My Slack and a few other apps will automatically launch at login on my Macbook, since they are listed under "login items". However, some, like Slack, will launch before the internet is connected, and that causes them to flail. Is there some way to delay launching those apps until the internet is connected?

With systemd/systemctl, you can wait until "network.target" is made before running background process. I wonder if launchctl can do that.

  • What is causing your Internet to take so long to connect? – Allan Mar 24 at 3:45

According to the Daemons and Services Programming Guide this is not directly possible via launchd.

Network Availability

If your daemon depends on the network being available, this cannot be handled with dependencies because network interfaces can come and go at any time in OS X. To solve this problem, you should use the network reachability functionality or the dynamic store functionality in the System Configuration framework. This is documented in System Configuration Programming Guidelines and System Configuration Framework Reference. For more information about network reachability, see Determining Reachability and Getting Connected in System Configuration Programming Guidelines.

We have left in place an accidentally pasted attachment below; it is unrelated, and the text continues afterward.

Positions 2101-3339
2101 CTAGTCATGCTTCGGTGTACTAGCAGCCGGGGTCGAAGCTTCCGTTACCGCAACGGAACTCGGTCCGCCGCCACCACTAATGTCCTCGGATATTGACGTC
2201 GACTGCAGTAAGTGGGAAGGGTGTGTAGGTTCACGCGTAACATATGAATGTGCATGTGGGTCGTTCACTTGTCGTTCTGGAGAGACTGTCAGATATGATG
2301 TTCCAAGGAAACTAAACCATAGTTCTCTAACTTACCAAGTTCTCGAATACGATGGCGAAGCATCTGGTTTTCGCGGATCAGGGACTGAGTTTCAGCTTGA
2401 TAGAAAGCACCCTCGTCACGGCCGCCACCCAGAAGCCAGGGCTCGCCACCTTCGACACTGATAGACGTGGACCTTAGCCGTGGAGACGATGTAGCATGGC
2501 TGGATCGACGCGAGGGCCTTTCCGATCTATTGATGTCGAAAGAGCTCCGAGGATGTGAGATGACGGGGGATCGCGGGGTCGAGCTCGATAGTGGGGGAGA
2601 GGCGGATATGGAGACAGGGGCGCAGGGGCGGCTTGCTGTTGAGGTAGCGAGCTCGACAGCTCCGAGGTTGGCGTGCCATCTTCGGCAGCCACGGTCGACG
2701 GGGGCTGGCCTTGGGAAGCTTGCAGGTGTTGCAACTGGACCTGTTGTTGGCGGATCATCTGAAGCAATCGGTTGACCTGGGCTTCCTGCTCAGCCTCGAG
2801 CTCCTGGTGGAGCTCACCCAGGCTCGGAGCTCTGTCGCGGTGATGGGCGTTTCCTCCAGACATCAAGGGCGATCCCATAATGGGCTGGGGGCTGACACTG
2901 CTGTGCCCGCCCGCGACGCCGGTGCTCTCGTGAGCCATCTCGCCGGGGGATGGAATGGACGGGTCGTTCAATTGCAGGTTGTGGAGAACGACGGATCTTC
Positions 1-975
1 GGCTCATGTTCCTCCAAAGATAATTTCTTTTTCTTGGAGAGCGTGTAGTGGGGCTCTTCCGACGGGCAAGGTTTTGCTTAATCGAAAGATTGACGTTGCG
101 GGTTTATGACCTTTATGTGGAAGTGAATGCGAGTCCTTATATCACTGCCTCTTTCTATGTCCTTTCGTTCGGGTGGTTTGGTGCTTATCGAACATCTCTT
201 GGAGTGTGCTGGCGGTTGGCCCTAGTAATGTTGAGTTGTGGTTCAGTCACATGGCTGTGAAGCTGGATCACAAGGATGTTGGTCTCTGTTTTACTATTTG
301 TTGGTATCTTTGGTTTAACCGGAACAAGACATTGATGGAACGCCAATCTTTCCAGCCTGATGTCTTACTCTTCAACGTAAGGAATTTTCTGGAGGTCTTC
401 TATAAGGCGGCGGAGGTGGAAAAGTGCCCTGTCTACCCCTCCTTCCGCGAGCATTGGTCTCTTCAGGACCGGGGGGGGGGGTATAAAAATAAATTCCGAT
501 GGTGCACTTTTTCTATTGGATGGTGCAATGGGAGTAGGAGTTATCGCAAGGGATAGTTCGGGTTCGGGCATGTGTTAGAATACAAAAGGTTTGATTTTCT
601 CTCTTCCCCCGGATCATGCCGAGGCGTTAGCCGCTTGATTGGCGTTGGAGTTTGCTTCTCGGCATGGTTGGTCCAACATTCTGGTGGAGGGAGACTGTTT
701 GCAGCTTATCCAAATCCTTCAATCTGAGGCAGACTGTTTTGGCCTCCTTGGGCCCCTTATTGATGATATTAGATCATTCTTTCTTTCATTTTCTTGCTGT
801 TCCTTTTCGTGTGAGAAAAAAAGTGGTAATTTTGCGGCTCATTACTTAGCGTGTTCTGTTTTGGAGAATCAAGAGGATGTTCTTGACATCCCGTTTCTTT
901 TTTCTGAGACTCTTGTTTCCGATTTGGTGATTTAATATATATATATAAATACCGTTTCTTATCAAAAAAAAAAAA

Apps should really work when network is unavailable rather than just failing but if you want to do it yourself you could remove their startup items and make your own Launch Agent call a script that waits for a connection like this:

  • create a script such as ~/.local/bin/launch_my_programs
while ! ping -c1 -W1 &> /dev/null ; do
    sleep 1
open /Applications/BBEdit.app # or whatever apps you want
  • create a .plist such as ~/Library/LaunchAgents/my.startup.plist and include full path of your script
<?xml version="1.0" encoding="UTF-8"?>
<!DOCTYPE plist PUBLIC "-//Apple Computer//DTD PLIST 1.0//EN" "http://www.apple.com/DTDs/PropertyList-1.0.dtd">
<plist version="1.0">
  • chmod +x ~/.local/bin/launch_my_programs to make your script executable.
  • launchctl load -w ~/Library/LaunchAgents/my.startup.plist to load agent.
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